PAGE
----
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Martin Luther King Jr.’s “I Have a Dream” speech focuses on the importance of freedom and brotherhood in a nation and is intended to rally Americans to demonstrate their anger at the injustices of segregation and racism through “creative protest.” While King’s passion and anger at the status quo is obvious in the text, he specifically states that they “must not allow [their] [protest] to degenerate into physical violence.” He is pushing for defiance against the government. Antigone exhibits the same kind of defiance when she goes against Creon’s law and completes her brother’s burial rites.
Antigone, like Martin Luther King Jr., was faced with conflicting obligations; the obligation of a citizen to follow the law, and personal obligation to fight what one feels is wrong.
A theme appears in both texts that one’s morals are more important than the law of the land. Antigone sacrificed her life to complete what she felt needed to be completed based on her religious beliefs.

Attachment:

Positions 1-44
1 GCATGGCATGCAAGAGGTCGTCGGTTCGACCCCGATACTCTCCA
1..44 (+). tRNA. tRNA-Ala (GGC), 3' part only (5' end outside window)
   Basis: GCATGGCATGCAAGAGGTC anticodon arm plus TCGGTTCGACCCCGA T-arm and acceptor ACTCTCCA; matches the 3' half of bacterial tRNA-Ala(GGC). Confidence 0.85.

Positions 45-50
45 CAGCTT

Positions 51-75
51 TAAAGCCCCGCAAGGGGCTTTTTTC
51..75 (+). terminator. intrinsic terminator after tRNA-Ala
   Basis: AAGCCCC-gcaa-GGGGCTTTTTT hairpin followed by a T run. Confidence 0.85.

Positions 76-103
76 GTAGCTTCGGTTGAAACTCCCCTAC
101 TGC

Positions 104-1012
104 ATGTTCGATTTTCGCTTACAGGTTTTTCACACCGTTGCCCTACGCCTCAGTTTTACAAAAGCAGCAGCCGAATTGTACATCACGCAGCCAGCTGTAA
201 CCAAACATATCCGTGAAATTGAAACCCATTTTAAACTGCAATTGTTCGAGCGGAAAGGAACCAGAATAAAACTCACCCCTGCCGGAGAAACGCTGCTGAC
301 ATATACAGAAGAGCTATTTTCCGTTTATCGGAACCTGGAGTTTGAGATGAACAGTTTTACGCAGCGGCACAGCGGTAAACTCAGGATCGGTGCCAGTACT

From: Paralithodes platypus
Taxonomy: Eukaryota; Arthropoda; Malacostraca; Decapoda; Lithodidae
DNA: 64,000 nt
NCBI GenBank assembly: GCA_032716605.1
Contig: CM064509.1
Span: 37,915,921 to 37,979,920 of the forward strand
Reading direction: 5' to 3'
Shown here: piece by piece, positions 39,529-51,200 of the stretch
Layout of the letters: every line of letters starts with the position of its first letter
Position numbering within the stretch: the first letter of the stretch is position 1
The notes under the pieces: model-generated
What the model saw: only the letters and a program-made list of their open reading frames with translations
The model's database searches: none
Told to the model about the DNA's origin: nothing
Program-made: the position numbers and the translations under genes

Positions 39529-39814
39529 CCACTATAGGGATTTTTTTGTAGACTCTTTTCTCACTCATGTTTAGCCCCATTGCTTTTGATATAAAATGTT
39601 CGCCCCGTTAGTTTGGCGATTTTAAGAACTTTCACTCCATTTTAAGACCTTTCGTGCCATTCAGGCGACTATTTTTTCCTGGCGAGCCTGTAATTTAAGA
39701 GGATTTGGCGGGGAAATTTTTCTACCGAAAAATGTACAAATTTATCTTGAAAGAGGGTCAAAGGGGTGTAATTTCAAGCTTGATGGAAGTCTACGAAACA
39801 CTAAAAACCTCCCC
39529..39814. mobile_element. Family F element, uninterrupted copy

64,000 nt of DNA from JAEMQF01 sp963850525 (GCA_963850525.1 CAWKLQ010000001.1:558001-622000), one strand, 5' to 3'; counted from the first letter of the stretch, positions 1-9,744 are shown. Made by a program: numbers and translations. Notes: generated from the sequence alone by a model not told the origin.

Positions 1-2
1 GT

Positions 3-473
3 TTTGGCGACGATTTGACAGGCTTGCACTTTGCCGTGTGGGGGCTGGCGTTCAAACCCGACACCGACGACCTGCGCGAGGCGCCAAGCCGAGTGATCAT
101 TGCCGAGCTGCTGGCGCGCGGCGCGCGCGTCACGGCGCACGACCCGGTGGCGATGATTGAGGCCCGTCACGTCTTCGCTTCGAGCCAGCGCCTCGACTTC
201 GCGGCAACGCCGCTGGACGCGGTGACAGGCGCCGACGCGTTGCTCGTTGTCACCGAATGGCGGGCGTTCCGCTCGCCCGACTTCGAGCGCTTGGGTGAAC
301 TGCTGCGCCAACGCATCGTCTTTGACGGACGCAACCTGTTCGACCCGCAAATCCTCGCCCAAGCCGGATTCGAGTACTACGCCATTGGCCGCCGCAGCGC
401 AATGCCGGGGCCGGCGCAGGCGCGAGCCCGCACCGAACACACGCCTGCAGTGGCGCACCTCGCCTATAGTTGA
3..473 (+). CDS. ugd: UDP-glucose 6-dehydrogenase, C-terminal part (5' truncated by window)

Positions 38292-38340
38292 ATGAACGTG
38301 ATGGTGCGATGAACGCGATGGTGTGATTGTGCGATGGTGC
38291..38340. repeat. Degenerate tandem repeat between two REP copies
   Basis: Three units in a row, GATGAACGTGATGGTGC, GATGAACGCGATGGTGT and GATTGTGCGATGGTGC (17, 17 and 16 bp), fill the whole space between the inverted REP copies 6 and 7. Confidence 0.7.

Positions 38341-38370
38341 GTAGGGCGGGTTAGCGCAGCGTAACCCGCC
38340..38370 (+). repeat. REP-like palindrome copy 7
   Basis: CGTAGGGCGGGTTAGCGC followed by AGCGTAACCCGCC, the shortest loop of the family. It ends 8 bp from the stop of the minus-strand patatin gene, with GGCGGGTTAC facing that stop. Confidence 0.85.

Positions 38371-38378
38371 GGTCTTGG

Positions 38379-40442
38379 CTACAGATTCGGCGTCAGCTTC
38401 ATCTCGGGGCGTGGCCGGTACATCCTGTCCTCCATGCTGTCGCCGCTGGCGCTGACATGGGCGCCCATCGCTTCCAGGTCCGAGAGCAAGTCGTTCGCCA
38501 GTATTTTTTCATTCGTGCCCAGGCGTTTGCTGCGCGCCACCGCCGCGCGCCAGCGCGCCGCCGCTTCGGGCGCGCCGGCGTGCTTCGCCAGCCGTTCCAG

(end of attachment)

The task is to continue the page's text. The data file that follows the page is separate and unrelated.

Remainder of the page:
King dedicated his life to obtaining freedom for black people in America and was eventually killed for what he believed in, linking the two. If Sophocles and Martin Luther King Jr. were to have a conversation, the two would most certainly agree on some things. Both would agree that one must follow their heart and fight things they feel must be changed. They would agree that one must not stand idly by as injustice takes place, such as segregation or the body of one’s brother left to rot above the ground.
While Antigone is not a central figure in a civil rights movement, she does exhibit civil disobedience, bridging the “I Have a Dream” speech and Antigone.
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